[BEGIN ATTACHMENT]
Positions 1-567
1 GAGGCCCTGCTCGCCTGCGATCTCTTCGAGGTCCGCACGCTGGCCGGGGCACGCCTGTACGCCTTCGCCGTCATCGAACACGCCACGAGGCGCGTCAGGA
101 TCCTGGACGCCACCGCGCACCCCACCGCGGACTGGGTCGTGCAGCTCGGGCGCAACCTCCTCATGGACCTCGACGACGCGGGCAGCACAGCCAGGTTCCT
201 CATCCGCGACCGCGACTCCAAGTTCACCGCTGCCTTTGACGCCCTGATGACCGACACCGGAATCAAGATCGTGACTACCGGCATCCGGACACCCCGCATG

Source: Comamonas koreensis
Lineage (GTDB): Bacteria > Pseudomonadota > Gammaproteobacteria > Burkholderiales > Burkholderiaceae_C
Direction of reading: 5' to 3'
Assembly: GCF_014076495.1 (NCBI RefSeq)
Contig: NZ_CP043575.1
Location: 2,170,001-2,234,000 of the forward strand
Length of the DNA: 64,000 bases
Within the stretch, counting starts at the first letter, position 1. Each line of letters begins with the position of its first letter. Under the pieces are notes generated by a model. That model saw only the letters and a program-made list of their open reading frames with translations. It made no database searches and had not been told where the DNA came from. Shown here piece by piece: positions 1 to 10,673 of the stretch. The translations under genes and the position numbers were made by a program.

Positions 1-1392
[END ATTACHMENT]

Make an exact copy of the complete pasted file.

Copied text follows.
Positions 1-567
1 GAGGCCCTGCTCGCCTGCGATCTCTTCGAGGTCCGCACGCTGGCCGGGGCACGCCTGTACGCCTTCGCCGTCATCGAACACGCCACGAGGCGCGTCAGGA
101 TCCTGGACGCCACCGCGCACCCCACCGCGGACTGGGTCGTGCAGCTCGGGCGCAACCTCCTCATGGACCTCGACGACGCGGGCAGCACAGCCAGGTTCCT
201 CATCCGCGACCGCGACTCCAAGTTCACCGCTGCCTTTGACGCCCTGATGACCGACACCGGAATCAAGATCGTGACTACCGGCATCCGGACACCCCGCATG

Source: Comamonas koreensis
Lineage (GTDB): Bacteria > Pseudomonadota > Gammaproteobacteria > Burkholderiales > Burkholderiaceae_C
Direction of reading: 5' to 3'
Assembly: GCF_014076495.1 (NCBI RefSeq)
Contig: NZ_CP043575.1
Location: 2,170,001-2,234,000 of the forward strand
Length of the DNA: 64,000 bases
Within the stretch, counting starts at the first letter, position 1. Each line of letters begins with the position of its first letter. Under the pieces are notes generated by a model. That model saw only the letters and a program-made list of their open reading frames with translations. It made no database searches and had not been told where the DNA came from. Shown here piece by piece: positions 1 to 10,673 of the stretch. The translations under genes and the position numbers were made by a program.

Positions 1-1392